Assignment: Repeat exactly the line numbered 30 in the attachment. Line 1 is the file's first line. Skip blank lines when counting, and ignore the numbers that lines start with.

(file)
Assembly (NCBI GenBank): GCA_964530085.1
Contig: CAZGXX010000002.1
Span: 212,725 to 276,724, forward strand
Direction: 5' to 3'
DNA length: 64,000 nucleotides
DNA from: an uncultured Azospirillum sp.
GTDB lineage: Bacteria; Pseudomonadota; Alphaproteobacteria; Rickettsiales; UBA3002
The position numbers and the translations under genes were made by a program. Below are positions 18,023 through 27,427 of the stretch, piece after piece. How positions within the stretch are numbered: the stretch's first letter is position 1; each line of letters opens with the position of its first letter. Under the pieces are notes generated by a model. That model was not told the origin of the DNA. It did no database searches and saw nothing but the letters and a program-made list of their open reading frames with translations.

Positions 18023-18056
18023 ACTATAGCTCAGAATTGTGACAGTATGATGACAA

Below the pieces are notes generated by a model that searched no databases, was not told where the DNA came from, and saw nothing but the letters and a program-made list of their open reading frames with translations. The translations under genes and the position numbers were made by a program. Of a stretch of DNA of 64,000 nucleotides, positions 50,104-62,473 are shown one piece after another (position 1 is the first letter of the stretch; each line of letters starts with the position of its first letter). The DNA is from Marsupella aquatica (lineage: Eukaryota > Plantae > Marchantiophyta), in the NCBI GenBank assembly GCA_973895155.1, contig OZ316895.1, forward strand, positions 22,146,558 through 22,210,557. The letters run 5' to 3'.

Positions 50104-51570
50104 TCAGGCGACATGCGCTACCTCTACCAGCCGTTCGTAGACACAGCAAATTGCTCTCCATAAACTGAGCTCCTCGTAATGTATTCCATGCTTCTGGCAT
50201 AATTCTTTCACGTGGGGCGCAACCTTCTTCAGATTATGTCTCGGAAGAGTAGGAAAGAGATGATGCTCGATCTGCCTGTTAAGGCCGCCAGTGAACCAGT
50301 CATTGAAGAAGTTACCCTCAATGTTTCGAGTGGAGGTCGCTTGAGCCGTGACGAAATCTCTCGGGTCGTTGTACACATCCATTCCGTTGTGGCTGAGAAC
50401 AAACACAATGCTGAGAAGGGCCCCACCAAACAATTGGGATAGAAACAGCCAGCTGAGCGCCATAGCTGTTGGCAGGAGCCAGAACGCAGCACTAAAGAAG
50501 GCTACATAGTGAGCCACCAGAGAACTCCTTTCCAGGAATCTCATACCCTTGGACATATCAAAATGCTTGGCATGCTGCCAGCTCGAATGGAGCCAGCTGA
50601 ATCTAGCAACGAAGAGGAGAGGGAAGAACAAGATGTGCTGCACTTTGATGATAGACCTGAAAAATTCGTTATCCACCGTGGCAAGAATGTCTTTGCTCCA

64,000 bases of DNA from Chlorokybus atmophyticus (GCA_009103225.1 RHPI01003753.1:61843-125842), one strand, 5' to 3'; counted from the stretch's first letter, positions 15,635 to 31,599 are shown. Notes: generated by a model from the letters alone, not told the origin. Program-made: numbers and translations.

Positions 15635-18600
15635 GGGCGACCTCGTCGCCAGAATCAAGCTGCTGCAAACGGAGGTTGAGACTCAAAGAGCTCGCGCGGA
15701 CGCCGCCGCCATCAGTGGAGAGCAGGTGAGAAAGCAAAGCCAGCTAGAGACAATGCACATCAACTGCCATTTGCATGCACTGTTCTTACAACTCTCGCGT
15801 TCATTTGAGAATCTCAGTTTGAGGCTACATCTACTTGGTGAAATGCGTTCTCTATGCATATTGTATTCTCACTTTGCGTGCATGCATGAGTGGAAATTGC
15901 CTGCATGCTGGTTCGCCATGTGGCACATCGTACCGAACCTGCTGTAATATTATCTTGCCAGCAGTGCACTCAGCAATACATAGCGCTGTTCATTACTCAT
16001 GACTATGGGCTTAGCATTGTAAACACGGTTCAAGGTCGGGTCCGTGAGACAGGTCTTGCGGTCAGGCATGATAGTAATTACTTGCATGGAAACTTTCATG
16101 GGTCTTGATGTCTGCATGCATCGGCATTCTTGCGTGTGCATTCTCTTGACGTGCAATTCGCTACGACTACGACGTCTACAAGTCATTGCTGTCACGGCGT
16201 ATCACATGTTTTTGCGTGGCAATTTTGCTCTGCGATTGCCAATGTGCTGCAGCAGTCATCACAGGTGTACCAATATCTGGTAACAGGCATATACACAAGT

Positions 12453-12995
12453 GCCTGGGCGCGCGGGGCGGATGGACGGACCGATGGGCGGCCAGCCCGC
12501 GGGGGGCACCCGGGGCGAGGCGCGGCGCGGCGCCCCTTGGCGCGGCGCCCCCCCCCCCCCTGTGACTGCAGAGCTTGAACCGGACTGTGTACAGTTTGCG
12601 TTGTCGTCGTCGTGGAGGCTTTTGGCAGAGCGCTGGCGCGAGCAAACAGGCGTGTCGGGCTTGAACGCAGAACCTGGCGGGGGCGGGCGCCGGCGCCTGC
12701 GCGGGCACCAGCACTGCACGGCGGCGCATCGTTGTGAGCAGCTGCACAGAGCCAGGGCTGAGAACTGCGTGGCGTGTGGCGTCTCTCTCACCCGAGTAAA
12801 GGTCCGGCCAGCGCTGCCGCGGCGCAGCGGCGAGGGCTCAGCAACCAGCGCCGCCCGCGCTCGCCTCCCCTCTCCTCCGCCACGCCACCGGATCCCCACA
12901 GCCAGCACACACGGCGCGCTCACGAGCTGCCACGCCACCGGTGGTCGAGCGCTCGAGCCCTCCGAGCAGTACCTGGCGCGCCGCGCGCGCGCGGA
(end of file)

12501 GGGGGGCACCCGGGGCGAGGCGCGGCGCGGCGCCCCTTGGCGCGGCGCCCCCCCCCCCCCTGTGACTGCAGAGCTTGAACCGGACTGTGTACAGTTTGCG